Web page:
In a landmark vote in the Scottish Parliament in February 2018, the Domestic Abuse (Scotland) Bill (which promised to offer a tougher approach to the prosecution of domestic abuse in Scotland) was passed. The Domestic Abuse (Scotland) Act 2018 received royal assent on 9th March 2018 and will come into force on 1st April 2019.
A change in approach?
The legislation overhauls the approach to domestic abuse which is capable of sanction in a criminal court. Though there are concerns across the legal profession regarding whether certain elements of the crime can be proved, the legislation still offers a fresh opportunity for the criminal law to recognise a multitude of abusive behaviours which are difficult or impossible to prosecute under existing laws.
Current law v new law
Most domestic abuse is currently prosecuted as a breach of Section 38 of the Criminal Justice and Licensing (Scotland) Act 2010, an offence defined as “threatening or abuse behaviour” which would “be likely to cause a reasonable person fear or alarm”, committed either intentionally or recklessly. Section 1 of the Domestic Abuse (Scotland) Act 2018 creates a new offence of a “course of abusive behaviour” towards a partner or ex-partner which the “reasonable person” would consider likely to cause the partner or ex-partner “physical or psychological harm”, committed either intentionally or recklessly. As well as including violent and threatening behaviour covered by existing legislation, it includes the following:
– intimidating behaviour;
– a person making a partner or ex-partner dependent on or subordinate to them;
– isolating a partner or ex-partner from friends/relatives/other sources of support;
– a person controlling/regulating/ monitoring their partner or ex-partner’s day-to-day activities;
– a person depriving or restricting their partner or ex-partner’s freedom of action and
– a person frightening, humiliating, degrading or punishing a partner or ex-partner.
As with all criminal offences, the standard of proof for an individual to be convicted of the new offence will be beyond reasonable doubt.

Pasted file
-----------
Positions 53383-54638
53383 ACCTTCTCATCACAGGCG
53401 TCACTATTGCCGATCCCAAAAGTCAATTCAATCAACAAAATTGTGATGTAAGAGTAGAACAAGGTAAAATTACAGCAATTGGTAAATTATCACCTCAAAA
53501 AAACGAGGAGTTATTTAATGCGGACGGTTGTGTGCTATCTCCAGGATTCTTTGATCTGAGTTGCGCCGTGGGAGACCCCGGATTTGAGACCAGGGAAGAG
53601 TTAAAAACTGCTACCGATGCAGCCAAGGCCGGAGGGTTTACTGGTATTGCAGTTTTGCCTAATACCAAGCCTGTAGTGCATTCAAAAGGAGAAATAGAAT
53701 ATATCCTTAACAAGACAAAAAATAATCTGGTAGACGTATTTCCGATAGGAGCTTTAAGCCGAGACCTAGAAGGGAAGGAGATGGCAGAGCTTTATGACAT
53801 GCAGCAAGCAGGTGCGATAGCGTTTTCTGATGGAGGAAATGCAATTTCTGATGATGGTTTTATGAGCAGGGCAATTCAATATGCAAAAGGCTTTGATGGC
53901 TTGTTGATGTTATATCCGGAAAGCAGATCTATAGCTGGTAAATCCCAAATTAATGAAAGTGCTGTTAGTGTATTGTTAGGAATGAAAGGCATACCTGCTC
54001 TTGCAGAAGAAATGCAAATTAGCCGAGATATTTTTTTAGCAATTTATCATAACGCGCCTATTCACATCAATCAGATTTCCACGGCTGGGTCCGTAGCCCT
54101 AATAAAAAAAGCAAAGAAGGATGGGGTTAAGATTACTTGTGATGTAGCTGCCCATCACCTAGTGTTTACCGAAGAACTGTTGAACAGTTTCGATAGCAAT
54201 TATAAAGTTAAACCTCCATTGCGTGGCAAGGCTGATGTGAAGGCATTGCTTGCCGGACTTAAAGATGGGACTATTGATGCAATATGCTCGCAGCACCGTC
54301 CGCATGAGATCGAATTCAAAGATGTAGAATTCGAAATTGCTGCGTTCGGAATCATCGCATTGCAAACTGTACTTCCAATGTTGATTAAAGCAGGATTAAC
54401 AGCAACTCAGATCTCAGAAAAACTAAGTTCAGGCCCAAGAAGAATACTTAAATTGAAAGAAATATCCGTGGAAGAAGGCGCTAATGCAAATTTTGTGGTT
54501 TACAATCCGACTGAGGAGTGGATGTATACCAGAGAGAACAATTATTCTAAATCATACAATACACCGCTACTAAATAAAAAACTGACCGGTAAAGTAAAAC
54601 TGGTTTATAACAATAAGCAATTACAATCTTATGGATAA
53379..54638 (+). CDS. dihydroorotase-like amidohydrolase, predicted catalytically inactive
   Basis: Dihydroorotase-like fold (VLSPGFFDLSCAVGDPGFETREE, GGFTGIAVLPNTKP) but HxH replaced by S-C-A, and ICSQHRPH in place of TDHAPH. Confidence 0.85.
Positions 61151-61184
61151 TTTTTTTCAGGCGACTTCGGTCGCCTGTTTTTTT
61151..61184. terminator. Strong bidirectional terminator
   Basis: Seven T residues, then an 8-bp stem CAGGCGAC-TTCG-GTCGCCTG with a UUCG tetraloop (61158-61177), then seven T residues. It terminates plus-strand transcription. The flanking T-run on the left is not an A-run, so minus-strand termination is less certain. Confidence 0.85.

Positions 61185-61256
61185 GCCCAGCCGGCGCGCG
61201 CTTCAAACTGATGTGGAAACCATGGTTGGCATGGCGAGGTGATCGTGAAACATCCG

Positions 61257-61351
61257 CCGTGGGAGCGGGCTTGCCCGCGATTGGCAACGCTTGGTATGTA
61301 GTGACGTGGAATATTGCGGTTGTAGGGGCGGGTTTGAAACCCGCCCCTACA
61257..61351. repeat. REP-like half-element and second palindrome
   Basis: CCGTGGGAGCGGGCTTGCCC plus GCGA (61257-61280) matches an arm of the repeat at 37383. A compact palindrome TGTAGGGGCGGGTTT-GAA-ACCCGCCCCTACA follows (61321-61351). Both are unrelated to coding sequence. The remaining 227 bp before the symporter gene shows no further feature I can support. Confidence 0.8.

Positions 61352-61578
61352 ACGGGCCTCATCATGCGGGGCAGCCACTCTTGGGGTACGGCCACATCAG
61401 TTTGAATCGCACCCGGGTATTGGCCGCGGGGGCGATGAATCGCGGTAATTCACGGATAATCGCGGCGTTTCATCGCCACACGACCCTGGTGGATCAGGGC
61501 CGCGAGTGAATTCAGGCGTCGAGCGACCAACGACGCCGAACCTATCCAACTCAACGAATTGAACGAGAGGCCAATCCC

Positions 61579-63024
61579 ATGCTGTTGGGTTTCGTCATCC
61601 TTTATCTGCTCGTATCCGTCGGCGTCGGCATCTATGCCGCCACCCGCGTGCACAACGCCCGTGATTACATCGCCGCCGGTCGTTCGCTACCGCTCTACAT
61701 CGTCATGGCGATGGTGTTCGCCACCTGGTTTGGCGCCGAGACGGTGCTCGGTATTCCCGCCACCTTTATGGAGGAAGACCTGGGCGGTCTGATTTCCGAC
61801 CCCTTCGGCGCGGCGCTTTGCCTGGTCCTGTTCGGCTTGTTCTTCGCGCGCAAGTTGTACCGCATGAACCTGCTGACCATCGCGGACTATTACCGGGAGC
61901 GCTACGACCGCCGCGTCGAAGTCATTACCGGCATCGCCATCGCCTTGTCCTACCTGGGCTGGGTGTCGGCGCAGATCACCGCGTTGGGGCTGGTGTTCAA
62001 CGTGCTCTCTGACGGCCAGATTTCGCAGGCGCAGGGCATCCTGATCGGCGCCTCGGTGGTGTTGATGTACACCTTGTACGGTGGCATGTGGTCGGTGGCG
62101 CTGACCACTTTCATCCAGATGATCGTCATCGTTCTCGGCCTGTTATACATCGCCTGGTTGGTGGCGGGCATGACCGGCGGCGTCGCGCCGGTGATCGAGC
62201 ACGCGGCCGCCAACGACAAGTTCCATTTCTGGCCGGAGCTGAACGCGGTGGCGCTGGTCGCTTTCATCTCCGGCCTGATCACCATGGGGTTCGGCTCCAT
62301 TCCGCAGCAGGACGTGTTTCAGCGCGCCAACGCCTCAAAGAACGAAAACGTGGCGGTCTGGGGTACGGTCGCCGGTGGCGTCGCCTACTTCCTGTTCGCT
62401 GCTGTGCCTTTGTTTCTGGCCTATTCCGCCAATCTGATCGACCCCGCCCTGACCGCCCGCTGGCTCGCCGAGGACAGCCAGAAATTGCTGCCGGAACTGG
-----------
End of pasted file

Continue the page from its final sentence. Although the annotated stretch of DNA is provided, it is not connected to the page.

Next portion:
Implications for family cases?
Whilst it is hoped that a common sense approach will be taken by the court when interpreting the legislation and applying it to particular cases, family law practitioners will no doubt require to tailor advice to clients to take cognisance of the changes. For example, the offence involving a person making a partner or ex-partner dependent on them could have ramifications on advice concerning spousal support during marriage or aliment post-separation. Stronger advice may require to be tendered regarding sharing information on social media which may not necessarily be threatening or abusive but could be interpreted as “humiliating” an ex-partner. In addition, the offence relating to an individual regulating or monitoring their partner or ex-partner’s day-to-day activities could, for example, have implications for clients who suspect their partner’s infidelity and seek to make investigation into same or parents who seek to control their ex-partner’s day-to-day activities when exercising contact with their children. All of these matters are, of course, hypotheses and are yet to be tested by the courts, in light of the fact that the legislation is yet to come into force.
There is a caveat to much of what is said above in that there is a statutory defence to a charge involving a contravention of Section 1 of the Domestic Abuse (Scotland) Act 2018 that the course of behaviour was “reasonable” in the circumstances. This will, however, offer little comfort to those charged and prosecuted with such offences, who require to raise this defence and compel the Crown to adduce sufficient evidence to negate this if the case proceeds to trial.
Domestic abuse and children of the family
Of clearer significance to family law is the greater recognition of the impact of domestic abuse on children of the family.
Section 5 of the Domestic Abuse (Scotland) Act 2018 creates an aggravation to an offence under Section 1 of the Domestic Abuse (Scotland) Act 2018 by reason of involving a child (under the age of eighteen). An aggravation means that the court ought to treat the offence more seriously upon conviction. The aggravation is proved if the Crown lead evidence, which need not be corroborated, to show that in the commission of the offence the perpetrator of domestic abuse either:
– directs behaviour at a child;
– makes use of a child in directing abusive behaviour at their partner or ex-partner;
– if a child sees, hears or is present during an incident of abusive behaviour; or
– if a reasonable person would consider that the abusive behaviour would likely adversely affect a child usually residing with the accused or complainer.
The court requires to recognise the aggravation, record it and take the aggravation into account when determining the appropriate sentence.
The above legislative provision is particularly welcomed and recognises the research and evidence indicating the serious impact that domestic abuse can have on children. Undoubtedly, this will have implications for family cases. The civil courts involved in considering the welfare of children are expected to take more notice of convictions of domestic abuse aggravated by involvement of a child and consider the implications of this when, for example, assessing care arrangements for a child.
On February 7, 2019